Last month, the California Leafy Greens Marketing Agreement (LGMA) Board approved changes to its rigorous food safety standards, or metrics, with respect to animal intrusion and composting practices, according to an Aug. 28 blog post by LGMA board chairman Ryan Talley. These actions, Talley said, represent a significant step forward in the evolution of food safety standards for leafy greens and will provide an improved system to assess and reduce potential risk in leafy greens fields while reducing the impact of food safety metrics on the environment.
The changes to LGMA metrics are a result of months of work throughout the leafy greens industry. The effort was led by Western Growers — under the direction of Hank Giclas, the company's senior vice president of strategic planning, science and technology — in collaboration with university scientists, industry food safety experts, farmers and shippers of leafy greens products, and the environmental community. Throughout this process, the industry has spent hundreds of man-hours reviewing current food safety research, talking with government regulators, and meeting with scientists, environmentalists and industry representatives to fully vet these new food safety standards through an open and transparent process.
The LGMA technical committee, under the guidance of chairman Tom Mack, also spent a great deal of time reviewing and discussing proposed changes before making a recommendation to accept the revised metrics to the full Board.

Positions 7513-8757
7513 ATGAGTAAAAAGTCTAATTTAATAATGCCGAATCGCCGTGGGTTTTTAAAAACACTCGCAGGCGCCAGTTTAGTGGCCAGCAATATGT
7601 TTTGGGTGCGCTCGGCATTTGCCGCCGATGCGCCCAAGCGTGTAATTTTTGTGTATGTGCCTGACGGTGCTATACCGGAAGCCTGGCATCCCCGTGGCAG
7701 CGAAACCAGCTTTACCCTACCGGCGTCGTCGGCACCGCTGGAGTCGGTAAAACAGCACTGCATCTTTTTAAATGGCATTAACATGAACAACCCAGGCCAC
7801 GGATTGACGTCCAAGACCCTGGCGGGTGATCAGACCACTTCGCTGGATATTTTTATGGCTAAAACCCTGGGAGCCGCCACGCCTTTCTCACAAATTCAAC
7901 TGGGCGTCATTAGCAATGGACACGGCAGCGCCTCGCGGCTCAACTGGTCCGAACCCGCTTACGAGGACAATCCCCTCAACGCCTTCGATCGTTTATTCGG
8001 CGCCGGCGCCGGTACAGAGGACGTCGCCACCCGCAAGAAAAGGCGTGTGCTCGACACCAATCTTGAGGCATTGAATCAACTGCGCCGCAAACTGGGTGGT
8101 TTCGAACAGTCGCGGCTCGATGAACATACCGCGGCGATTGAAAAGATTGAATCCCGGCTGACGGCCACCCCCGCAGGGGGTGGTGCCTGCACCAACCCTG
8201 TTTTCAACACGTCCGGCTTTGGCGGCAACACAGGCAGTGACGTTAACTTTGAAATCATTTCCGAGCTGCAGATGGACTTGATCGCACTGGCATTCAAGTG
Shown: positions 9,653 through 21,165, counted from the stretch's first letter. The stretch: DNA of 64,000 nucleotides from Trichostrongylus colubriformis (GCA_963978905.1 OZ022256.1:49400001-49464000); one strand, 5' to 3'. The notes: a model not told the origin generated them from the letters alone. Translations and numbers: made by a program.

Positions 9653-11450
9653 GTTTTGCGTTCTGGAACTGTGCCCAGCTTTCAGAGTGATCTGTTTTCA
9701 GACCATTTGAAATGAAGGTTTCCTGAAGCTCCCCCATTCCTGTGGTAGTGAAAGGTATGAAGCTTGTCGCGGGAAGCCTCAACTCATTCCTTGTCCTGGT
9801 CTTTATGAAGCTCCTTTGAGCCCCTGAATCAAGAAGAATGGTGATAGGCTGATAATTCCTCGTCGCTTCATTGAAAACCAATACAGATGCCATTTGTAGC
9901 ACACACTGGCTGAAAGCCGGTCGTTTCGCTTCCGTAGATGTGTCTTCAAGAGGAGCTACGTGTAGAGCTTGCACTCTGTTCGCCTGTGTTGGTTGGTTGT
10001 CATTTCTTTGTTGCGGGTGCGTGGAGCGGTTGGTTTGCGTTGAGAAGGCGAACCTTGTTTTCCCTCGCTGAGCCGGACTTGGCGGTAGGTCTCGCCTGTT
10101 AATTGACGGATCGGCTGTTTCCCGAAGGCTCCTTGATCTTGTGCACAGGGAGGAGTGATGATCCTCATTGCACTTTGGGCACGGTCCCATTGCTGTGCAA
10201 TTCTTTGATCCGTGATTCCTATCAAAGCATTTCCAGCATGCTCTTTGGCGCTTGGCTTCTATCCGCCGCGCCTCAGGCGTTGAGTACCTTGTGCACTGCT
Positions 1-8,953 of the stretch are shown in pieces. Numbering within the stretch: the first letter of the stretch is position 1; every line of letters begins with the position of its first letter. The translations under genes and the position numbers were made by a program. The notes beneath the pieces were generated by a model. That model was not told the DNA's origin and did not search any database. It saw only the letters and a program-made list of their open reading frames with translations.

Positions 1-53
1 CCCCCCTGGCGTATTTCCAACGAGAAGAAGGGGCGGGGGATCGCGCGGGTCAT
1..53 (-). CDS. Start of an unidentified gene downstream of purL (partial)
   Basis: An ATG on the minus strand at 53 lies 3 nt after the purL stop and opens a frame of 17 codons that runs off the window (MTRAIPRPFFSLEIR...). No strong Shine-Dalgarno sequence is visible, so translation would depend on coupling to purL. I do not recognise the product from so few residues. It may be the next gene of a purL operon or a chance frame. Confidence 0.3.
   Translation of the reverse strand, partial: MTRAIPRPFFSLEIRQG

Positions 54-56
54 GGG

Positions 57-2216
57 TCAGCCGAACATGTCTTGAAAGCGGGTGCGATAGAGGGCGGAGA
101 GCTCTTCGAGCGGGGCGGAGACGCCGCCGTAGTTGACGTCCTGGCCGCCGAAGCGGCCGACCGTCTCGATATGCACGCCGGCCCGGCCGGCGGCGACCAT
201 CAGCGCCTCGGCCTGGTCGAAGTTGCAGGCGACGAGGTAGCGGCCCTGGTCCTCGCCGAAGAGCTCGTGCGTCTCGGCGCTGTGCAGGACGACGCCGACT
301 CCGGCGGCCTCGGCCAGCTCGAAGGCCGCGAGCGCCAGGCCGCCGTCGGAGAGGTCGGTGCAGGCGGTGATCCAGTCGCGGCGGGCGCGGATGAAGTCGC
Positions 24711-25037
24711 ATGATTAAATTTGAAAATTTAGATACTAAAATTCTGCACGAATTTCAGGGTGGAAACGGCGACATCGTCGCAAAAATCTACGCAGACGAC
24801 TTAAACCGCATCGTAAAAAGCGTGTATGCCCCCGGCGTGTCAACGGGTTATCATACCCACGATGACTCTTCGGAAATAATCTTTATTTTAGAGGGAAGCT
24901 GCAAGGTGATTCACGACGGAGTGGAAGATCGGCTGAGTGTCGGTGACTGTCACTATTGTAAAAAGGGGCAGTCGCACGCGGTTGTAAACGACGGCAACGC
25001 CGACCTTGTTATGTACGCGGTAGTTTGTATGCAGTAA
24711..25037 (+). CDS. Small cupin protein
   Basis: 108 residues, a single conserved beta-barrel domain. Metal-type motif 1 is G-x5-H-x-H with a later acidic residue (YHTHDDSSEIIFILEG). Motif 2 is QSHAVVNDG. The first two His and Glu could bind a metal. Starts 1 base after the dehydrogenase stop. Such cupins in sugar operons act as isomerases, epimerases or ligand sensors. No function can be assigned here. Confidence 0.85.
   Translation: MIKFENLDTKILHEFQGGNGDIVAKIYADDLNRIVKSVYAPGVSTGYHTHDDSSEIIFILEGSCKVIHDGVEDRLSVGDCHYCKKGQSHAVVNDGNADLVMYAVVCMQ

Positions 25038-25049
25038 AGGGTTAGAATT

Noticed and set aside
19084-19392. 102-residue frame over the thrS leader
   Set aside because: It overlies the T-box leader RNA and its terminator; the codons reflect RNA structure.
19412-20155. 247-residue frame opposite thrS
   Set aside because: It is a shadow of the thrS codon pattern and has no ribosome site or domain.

The first priority for leafy greens farmers is always to protect public health and ensure our products are safe for consumers. But as farmers, we are also conscious that our practices can impact the environment. One of the important benefits of the LGMA food safety model is that we can incorporate new science to improve our practices and update them as necessary. These changes are a perfect example of the leafy greens industry working proactively to improve food safety and, at the same time, work diligently to address a number of different concerns. The result is that scientists from food safety and environmental disciplines have expressed their approval of the new changes.
To be fair, many LGMA handlers are already implementing practices very similar to those included in these new metrics through our own company procedures. With the action to officially adopt these new practices, the LGMA Board is providing more specificity as to how we must assess and mitigate potential risks from animal intrusion. Beginning this fall and winter, government auditors will be verifying that the practices are being followed as part of the mandatory audits. The LGMA will be working in the coming months to educate industry about the new metrics and to be sure that training is provided so that all on-farm personnel can comply with the new standards. In this way, these new metrics will become a part of our food safety culture.